Here, petitioner has not exhausted Grounds Three and Four before the California Supreme Court.4 It is, thus, clear that the pending habeas corpus petition is a "mixed" petition, setting forth both a claim that has been exhausted (Ground Two) and claims that have not been exhausted in the state courts (Grounds Three and Four), and, as such, the petition should be dismissed without prejudice.5 Lundy, 455 U.S. at 522, 102 S.Ct. at 1205; Ortiz-Sandoval v. Clarke. 323 F.3d 1165, 1169 n. 3 (9th Cir.2003). Before dismissing without prejudice the "mixed" petition, however, this Court, as set forth in the Order herein, offers petitioner the opportunity to strike or dismiss the unexhausted claims (Ground Three and Four) and to proceed only on the exhausted claim (Ground Two), as required by Jefferson v. Budge, 419 F.3d 1013, 1016-17 (9th Cir.2005).


The petitioner requests this Court stay this proceeding and hold his habeas corpus petition in abeyance while he exhausts his state court remedies on Ground Four, which he acknowledges is an unexhausted claim.6 Petition at 9. Although district courts have authority to stay habeas corpus proceedings and to hold them in abeyance while a petitioner exhausts his state court remedies, they may only do so "when the district court determines there was good cause for the petitioner's failure to exhaust his claims first in state court." Rhines v. Weber, 544 U.S. 269, 277, 125 S.Ct. 1528, 1535, 161 L.Ed.2d 440 (2005); see also Wooten v. Kirkland, 540 F.3d 1019, 1023 (9th Cir.) ("Under Rhines, a district court must stay a mixed petition only if: (1) the petitioner has `good cause' for his failure to exhaust his claims in state court; (2) the unexhausted claims are potentially meritorious; and (3) there is no indication that the petitioner intentionally engaged in dilatory litigation tactics."), cert. dismissed, ___ U.S. ___, 129 S.Ct. 621, 172 L.Ed.2d 473 (2008), and cert. denied, ___ U.S. ___, 129 S.Ct. 2771, 174 L.Ed.2d 276 (2009).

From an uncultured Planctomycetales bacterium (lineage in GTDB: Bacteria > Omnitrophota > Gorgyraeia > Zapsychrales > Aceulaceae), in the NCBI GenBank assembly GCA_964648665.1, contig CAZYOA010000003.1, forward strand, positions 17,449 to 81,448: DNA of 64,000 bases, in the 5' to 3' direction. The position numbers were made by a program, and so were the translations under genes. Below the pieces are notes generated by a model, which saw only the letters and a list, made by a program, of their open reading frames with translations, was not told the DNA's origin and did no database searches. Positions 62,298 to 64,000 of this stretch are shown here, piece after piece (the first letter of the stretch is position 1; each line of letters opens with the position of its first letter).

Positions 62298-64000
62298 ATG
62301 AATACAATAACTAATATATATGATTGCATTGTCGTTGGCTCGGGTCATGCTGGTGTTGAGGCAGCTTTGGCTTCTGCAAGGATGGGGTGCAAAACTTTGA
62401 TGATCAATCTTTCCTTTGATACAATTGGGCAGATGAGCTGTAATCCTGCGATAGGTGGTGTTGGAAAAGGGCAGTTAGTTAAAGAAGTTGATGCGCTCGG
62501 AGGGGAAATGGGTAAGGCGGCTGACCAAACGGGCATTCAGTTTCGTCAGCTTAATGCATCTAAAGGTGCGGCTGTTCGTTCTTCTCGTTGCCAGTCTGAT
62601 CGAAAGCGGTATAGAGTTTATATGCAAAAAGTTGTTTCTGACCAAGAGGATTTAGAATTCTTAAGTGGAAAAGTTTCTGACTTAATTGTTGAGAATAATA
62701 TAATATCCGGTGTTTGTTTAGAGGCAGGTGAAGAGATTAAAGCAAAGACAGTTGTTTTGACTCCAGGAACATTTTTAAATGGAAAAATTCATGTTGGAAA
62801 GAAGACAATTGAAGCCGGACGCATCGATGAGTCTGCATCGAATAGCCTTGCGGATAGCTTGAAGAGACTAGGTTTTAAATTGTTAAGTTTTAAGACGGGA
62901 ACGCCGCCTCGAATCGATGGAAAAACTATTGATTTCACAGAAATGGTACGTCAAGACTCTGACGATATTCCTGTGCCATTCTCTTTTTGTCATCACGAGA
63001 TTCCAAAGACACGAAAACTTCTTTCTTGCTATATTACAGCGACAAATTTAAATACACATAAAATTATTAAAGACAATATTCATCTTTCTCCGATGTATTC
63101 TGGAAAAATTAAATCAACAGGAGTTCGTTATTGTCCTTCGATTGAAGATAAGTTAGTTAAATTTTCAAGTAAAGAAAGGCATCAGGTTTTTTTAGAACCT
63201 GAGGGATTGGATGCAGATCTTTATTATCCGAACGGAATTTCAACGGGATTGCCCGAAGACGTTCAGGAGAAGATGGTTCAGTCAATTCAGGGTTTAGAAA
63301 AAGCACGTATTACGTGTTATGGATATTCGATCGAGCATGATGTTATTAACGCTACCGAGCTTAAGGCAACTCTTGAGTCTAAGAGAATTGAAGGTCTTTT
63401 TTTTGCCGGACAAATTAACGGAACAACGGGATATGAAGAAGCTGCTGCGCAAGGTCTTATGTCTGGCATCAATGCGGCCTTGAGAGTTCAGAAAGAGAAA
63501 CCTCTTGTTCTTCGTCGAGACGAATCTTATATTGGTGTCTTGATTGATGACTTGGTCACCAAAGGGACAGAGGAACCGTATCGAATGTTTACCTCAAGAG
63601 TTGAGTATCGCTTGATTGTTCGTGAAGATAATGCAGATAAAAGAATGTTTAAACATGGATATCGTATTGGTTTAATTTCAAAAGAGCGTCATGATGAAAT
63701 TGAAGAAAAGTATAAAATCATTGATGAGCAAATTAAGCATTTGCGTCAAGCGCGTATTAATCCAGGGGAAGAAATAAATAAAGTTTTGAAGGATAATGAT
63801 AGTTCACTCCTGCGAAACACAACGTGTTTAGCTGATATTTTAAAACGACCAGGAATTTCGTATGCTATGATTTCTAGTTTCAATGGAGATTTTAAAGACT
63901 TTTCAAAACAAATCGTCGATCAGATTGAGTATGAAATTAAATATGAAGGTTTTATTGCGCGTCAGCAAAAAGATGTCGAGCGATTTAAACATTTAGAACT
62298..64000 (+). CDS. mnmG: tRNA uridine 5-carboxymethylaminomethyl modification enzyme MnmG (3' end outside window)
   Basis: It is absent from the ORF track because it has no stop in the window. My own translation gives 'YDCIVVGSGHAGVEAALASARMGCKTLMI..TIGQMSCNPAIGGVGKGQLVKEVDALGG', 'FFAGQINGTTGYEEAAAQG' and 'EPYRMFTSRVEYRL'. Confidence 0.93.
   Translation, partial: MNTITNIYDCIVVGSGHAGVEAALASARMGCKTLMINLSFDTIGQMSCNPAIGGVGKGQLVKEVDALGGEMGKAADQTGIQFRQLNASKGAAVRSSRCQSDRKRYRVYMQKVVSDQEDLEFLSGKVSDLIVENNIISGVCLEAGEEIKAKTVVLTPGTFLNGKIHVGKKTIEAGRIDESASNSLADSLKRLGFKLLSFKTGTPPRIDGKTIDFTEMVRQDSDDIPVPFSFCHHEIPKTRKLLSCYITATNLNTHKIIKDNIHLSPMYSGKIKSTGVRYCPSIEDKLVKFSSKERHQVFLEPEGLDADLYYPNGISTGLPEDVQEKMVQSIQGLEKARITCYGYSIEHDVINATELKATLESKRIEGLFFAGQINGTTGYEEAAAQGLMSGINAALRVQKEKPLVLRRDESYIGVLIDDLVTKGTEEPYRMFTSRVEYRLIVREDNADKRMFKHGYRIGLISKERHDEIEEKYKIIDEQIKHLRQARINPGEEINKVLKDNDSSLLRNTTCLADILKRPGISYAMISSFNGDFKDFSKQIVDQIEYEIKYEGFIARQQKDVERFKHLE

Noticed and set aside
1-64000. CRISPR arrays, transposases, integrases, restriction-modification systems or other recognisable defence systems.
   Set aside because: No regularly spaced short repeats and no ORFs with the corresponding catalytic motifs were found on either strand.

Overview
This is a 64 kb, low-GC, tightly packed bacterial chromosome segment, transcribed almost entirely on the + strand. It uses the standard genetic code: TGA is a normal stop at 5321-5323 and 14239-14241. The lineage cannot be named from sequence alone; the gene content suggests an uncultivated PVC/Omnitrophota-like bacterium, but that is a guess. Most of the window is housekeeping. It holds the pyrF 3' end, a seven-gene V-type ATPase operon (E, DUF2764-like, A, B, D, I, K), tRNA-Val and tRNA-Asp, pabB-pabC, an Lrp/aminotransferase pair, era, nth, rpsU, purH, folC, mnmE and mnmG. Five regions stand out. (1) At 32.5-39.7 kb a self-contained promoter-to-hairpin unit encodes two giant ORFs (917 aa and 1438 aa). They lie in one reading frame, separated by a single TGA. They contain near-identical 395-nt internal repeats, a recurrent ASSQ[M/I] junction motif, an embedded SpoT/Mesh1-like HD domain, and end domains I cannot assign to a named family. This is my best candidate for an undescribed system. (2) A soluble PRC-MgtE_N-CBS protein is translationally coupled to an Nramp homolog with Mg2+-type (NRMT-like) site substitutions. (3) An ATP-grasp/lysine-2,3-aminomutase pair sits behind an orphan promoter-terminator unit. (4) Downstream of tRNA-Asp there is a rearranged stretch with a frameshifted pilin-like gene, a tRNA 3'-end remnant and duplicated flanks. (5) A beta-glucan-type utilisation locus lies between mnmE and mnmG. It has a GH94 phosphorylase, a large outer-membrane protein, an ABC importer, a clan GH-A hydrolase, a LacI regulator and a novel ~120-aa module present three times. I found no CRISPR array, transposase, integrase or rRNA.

Here, petitioner has not shown good cause to stay this proceeding. Indeed, petitioner offers absolutely no explanation for his failure to exhaust Grounds Three and Four before filing this case-especially since this Court in Dixon I clearly explained to petitioner that Ground Four had not been exhausted.7 Certainly, petitioner has had time since Judgment was entered in Dixon I on July 15, 2009, to exhaust these claims; however, he did not do so. Further, petitioner also had substantial time to exhaust Grounds Three and Four after the California Supreme Court denied his petition for review on June 11, 2008. In short, petitioner has not been acting diligently, and such delay should not be rewarded. See Rhines, 544 U.S. at 277, 125 S.Ct. at 1534 ("Staying a federal habeas petition frustrates [the Antiterrorism and Effective Death Penalty Act of 1996's ("AEDPA") ] objective of encouraging finality by allowing a petitioner to delay the resolution of the federal proceedings. It also undermines AEDPA's goal of streamlining federal habeas proceedings by decreasing a petitioner's incentive to exhaust all his claims in state court prior to filing his federal petition."). Thus, petitioner's motion for a stay should be denied due to a lack of good cause and petitioner's failure to act diligently. See, e.g., Wooten, 540 F.3d at 1024 (declining to stay habeas petition due to petitioner's lack of knowledge that claim had not been exhausted); Neville v. Dretke, 423 F.3d 474, 479-80 (5th Cir.2005) (declining to stay habeas petition when petitioner failed to show good cause); Jackson v. Conway, 550 F.Supp.2d 382, 384 (W.D.N.Y.2008) (Petitioner not entitled to a stay under Rhines when "petitioner offers no explanation for his failure to exhaust, makes no showing of merit, and there is no indication that the proposed stay is not part of a dilatory litigation tactic").